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Recidivism is one of the most fundamental concepts in criminal justice. It refers to a person's relapse into criminal behavior, often after the person receives sanctions or undergoes intervention for a previous crime. Recidivism is measured by criminal acts that resulted in the rearrest, reconviction or return to prison with or without a new sentence during a three-year period following the prisoner's release.

Current National Statistics on Recidivism

Bureau of Justice Statistics (BJS) studies have found high rates of recidivism among released prisoners. One study tracked 272,111 prisoners in 15 states after their release from prison in 1994.[1] The researchers found that:

  • Within three years:
    • 67.5 percent were rearrested (almost exclusively for felonies or serious misdemeanors)
    • 46.9 percent were reconvicted
    • 25.4 percent were resentenced to prison for a new crime
  • The offenders accumulated 4.1 million arrest charges before their most recent imprisonment and another 744,000 charges within three years of release.
  • Released prisoners with the highest rearrest rates were robbers (70.2 percent), those in prison for possessing, using or selling illegal weapons (70.2 percent), burglars (74.0 percent), larcenists (74.6 percent), those in prison for possessing or selling stolen property (77.4 percent), and motor vehicle thieves (78.8 percent).

Within three years, 2.5 percent of released rapists were arrested for another rape, and 1.2 percent of those who had served time for homicide were arrested for another homicide.

Desistance from Crime

In an effort to build on what is currently known about desistance from crime, NIJ issued a directed solicitation in 2012. RTI International, in partnership with Pennsylvania State University's Justice Center for Research, was awarded funds to conduct research that builds on earlier work that examined the main effects of re-entry programming on recidivism.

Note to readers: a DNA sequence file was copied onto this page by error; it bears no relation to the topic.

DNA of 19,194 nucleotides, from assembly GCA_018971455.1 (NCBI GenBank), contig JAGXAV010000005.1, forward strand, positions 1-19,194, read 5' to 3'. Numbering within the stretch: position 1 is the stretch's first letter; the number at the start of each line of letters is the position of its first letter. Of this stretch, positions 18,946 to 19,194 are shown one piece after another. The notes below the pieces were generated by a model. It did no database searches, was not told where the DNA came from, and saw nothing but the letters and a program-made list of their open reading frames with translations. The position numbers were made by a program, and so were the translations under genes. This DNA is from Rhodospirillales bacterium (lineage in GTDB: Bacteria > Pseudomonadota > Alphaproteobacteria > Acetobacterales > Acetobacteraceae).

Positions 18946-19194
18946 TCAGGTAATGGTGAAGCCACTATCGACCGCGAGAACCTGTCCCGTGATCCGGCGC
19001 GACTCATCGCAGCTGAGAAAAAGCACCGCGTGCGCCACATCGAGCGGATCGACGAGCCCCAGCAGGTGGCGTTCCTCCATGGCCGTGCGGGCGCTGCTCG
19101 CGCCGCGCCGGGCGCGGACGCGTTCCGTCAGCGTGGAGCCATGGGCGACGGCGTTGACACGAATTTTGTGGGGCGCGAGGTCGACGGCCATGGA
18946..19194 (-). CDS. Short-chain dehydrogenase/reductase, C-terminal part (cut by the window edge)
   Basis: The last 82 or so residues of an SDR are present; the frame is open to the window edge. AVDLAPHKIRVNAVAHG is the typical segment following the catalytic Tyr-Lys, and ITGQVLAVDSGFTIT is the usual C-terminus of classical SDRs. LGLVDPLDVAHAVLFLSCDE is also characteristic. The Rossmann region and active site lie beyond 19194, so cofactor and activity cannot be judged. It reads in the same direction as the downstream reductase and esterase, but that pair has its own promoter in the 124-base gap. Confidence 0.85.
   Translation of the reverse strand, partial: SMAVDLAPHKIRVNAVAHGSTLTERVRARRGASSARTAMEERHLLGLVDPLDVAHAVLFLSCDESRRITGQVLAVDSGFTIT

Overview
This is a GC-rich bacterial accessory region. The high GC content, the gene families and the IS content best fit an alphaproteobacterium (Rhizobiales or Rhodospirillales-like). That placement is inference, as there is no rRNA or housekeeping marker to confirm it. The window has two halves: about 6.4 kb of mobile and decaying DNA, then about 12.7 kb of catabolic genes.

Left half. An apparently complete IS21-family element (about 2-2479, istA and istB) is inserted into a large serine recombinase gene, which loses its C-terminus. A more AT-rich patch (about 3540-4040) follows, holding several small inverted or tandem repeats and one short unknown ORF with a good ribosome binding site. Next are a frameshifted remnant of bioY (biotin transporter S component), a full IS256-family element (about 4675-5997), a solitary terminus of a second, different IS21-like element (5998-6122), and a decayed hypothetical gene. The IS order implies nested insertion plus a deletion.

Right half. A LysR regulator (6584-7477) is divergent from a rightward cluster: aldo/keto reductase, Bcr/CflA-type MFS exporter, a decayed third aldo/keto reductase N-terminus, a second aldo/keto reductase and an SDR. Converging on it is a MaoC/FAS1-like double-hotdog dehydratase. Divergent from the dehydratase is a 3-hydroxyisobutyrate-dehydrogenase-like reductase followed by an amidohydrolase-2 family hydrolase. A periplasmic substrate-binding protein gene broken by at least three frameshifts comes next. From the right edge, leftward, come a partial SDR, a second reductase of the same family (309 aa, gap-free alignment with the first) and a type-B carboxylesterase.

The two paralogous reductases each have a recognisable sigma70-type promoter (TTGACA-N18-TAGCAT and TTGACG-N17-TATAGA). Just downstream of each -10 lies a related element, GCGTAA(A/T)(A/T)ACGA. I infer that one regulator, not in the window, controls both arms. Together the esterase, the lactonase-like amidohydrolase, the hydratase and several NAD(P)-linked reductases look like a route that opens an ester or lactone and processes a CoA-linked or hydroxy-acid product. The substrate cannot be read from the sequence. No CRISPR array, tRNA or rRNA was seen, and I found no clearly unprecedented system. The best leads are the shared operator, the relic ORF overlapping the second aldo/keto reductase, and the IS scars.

The research team theorizes that although offender services and programs may have a direct effect on desistance, individuals must decide independently to transform themselves into ex-offenders. Programs and services may facilitate transformation, just as individual transformation — or the lack thereof — may moderate the effects of re-entry assistance.

To examine the cognitive transformation theory of desistance, the RTI-Penn State study involves a long-term follow-up of more than 700 individuals who were originally interviewed between 2004 and 2005 as participants in the Multisite Evaluation of the Serious and Violent Offender Reentry Initiative (SVORI).

The participants include 582 men, 79 of whom were juveniles at the time of the original interviews, and 168 women. These individuals have extensive criminal histories, and more than 80 percent of the men and 75 percent of the women experienced at least one arrest in the four-and-a-half-year period following their release from prison in 2004-2005. Researchers will conduct interviews with participants focusing on cognitive transformation. These interviews will take place about a decade after the participants were first interviewed as part of SVORI and an average of 20 to 25 years after they were first arrested. In addition to conducting interviews for their study, the RTI-Penn State researchers are using existing administrative and interview data from SVORI, as well as current official arrest and reincarceration data.

Learn more about the award.


[1] From Bureau of Justice Statistics special reports: Recidivism of Prisoners Released in 1983, by A.J. Beck, and B.E. Shipley,  April 1989, NCJ 116261, and Recidivism of Prisoners Released in 1994 , by P.A. Langan and D.J. Levin, NCJ 193427.

Date Modified: May 12, 2010